Nebraska Governor Pete Ricketts says a special session is not in his plans right now despite declining revenues that indicate state government ended the last fiscal year with $34 million less tax revenue than the year before.
Ricketts told reporters prior to participating in Saturday’s Oregon Trail Days parade that his office will continue to monitor revenues, restrain spending and work to properly manage the budget.
Ricketts said when agriculture is your main industry the state has to be ready to adjust the cyclical ups and downs of that particular sector.
Ricketts says as revenues fall, it confirms the Legislature’s decision to keep a three percent general fund reserve and sustain Ricketts spending vetoes.
On other issues, Ricketts emphasized the current review of Nebraska State Patrol internal operations does not involve the troopers in the field that have the most contact with the public.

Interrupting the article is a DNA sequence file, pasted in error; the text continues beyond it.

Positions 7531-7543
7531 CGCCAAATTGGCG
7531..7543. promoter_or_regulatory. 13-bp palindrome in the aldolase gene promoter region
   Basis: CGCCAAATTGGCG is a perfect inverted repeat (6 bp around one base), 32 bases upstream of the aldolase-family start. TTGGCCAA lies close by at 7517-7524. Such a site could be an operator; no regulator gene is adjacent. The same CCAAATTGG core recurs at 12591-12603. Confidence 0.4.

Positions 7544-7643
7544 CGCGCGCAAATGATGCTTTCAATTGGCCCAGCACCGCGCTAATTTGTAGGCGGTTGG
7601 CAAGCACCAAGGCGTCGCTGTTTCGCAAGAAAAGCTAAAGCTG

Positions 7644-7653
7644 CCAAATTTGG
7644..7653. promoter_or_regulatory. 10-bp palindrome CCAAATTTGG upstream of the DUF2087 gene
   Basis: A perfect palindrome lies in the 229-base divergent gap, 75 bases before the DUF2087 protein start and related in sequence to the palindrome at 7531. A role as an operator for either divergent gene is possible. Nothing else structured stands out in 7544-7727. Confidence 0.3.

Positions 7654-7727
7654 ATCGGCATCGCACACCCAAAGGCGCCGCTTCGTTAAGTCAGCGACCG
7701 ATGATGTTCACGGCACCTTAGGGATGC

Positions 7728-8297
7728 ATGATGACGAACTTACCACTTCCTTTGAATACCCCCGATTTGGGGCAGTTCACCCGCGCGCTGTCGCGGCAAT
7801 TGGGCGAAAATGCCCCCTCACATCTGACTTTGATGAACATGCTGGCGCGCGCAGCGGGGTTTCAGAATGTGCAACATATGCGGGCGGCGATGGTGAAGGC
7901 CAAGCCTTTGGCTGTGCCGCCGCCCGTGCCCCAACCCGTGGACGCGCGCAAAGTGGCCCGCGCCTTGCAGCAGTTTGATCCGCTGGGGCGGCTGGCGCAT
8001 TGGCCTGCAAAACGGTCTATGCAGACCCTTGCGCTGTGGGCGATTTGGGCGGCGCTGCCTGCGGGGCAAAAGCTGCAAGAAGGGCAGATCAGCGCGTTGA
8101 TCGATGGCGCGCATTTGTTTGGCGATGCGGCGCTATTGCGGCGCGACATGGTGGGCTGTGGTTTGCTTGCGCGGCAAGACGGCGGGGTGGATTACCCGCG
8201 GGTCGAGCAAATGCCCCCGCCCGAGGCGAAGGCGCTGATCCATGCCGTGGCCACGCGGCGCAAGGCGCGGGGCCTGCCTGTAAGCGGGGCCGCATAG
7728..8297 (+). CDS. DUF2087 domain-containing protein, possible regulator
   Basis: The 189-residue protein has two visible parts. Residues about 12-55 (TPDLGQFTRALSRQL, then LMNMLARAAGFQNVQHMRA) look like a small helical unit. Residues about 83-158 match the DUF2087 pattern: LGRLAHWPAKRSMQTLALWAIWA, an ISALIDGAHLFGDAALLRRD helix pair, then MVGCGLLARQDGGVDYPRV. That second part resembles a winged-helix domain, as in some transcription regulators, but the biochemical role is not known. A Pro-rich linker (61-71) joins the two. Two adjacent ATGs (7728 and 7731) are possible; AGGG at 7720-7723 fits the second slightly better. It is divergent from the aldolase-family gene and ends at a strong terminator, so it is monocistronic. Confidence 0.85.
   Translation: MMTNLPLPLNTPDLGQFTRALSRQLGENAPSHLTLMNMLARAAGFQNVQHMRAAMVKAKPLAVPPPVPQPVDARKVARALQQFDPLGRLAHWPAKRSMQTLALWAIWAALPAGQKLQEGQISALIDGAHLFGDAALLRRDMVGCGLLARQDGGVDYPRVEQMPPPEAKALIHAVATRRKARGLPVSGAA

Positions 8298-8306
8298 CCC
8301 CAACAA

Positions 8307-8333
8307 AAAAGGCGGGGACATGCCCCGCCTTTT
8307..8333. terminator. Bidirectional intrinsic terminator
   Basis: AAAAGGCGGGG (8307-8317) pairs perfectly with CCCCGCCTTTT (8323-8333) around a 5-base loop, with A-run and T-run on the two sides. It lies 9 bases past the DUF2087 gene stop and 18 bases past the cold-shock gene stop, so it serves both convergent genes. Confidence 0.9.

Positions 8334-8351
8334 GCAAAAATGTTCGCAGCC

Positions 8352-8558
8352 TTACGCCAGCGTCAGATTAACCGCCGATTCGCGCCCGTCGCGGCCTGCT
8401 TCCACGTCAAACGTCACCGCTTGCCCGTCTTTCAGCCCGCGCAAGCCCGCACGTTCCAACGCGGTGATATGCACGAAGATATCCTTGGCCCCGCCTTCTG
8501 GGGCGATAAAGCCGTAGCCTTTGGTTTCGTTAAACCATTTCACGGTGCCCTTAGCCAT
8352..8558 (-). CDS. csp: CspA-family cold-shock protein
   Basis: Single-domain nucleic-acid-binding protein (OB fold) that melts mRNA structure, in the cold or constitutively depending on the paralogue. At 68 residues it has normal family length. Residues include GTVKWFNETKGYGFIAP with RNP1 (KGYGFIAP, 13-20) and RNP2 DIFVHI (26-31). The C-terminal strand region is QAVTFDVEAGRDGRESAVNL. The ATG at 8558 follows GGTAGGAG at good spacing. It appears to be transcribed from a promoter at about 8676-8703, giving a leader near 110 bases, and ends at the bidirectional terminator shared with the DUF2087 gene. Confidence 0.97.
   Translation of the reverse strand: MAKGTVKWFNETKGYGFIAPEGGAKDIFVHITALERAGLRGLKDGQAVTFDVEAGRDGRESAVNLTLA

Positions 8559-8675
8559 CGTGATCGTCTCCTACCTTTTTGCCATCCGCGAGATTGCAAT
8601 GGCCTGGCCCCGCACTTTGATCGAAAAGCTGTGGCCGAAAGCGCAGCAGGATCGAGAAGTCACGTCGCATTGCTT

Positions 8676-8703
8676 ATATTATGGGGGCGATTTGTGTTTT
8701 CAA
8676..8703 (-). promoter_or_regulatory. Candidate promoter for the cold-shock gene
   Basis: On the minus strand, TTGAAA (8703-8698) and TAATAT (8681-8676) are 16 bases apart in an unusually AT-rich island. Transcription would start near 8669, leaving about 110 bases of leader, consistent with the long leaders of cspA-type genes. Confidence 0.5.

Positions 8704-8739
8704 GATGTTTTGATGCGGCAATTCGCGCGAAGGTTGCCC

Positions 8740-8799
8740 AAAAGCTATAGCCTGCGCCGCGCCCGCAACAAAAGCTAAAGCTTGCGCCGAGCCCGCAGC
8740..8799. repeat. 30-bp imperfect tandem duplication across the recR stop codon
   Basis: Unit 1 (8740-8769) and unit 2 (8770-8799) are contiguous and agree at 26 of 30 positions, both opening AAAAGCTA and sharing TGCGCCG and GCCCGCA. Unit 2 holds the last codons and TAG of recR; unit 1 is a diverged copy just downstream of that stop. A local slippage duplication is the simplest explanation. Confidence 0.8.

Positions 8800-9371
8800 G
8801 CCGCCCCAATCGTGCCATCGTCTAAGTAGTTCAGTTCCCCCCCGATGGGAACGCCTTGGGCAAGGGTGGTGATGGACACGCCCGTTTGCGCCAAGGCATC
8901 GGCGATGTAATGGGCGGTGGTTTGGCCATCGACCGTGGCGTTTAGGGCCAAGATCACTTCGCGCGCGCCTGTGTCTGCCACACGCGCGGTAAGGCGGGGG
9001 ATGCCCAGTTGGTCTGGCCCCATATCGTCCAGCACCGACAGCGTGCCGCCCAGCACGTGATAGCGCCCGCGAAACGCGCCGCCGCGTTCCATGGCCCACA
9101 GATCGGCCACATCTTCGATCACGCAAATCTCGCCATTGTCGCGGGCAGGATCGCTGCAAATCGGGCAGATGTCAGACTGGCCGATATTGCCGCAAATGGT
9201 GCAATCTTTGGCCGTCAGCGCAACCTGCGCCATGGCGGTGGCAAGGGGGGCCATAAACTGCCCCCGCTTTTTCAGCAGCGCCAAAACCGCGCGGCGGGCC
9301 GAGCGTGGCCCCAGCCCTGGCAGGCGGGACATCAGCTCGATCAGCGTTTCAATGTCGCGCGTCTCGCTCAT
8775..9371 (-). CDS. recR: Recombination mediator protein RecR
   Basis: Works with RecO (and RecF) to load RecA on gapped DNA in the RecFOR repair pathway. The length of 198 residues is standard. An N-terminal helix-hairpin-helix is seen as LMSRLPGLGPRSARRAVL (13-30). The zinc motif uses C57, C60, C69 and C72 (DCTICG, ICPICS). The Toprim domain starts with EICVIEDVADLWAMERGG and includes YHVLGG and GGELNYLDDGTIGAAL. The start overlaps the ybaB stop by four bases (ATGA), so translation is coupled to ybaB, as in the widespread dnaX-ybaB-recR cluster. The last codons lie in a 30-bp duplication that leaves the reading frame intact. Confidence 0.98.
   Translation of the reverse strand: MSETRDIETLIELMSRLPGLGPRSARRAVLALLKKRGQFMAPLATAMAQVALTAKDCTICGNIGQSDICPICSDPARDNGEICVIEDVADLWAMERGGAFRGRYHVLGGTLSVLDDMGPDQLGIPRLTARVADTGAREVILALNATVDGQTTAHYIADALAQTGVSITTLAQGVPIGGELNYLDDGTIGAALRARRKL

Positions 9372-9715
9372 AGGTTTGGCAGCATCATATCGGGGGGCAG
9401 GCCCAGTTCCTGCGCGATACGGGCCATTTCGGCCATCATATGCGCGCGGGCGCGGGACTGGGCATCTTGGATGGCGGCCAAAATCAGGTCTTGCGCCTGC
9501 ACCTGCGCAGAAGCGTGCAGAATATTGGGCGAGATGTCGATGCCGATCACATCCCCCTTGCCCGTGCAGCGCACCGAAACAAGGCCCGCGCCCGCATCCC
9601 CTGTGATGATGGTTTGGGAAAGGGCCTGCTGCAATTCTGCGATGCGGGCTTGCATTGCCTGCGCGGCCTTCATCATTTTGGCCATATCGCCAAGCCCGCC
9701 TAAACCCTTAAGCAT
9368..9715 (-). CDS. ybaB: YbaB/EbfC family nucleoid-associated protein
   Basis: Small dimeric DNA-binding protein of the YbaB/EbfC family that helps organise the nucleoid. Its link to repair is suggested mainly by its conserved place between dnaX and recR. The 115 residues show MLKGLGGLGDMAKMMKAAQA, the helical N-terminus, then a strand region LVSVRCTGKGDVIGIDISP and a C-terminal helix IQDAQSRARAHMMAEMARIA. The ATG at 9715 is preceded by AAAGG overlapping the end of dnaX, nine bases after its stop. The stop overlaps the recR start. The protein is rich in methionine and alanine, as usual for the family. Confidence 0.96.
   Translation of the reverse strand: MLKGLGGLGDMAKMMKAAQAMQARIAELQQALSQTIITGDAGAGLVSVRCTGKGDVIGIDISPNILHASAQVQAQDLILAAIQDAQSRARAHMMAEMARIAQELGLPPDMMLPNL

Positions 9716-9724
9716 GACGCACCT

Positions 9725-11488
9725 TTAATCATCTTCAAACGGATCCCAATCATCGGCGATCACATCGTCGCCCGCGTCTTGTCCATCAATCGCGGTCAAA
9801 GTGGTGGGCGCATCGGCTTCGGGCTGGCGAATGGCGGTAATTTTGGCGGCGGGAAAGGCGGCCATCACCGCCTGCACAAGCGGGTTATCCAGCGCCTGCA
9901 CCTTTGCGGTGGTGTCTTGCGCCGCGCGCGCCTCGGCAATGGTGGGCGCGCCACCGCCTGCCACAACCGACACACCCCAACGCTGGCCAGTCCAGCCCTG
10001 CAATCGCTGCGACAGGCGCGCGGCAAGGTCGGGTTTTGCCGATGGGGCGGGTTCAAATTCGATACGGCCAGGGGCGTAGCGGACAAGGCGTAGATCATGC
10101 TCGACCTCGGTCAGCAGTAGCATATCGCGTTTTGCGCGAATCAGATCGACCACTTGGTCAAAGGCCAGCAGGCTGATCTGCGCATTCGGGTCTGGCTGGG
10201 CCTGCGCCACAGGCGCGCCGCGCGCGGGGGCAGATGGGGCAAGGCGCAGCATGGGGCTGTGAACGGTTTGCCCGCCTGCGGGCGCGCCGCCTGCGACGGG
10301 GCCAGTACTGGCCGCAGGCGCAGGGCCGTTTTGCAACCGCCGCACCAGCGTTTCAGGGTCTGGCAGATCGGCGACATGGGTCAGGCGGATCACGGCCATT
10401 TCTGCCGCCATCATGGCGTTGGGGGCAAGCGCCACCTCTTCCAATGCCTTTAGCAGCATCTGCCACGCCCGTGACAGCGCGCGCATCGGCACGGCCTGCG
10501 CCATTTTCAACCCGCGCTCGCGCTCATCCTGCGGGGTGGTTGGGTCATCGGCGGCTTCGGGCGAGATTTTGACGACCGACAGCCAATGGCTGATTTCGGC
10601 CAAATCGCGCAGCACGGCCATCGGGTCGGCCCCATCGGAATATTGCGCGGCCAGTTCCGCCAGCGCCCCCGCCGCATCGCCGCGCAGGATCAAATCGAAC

Ricketts said departed NSP Superintendent Carl Rice was not providing a culture of integrity regarding internal investigations and the current review is to determine whether others who are on administrative leave acted properly regarding those investigations.
Ricketts also said it is too early to tell whether the closure of Whiteclay beer stores has moved the border town’s problems with alcohol and neighboring Pine Ridge Indian reservation residents to other communities in northwest Nebraska.
Ricketts said “there is some anecdotal evidence but we want to make sure we are looking at data.”
Ricketts said he is waiting like everyone else for a timeline on when the Nebraska Supreme court will consider the beer store owners’s appeal of the Nebraska Liquor Control Commission’s denial of the renewal of their liquor licenses.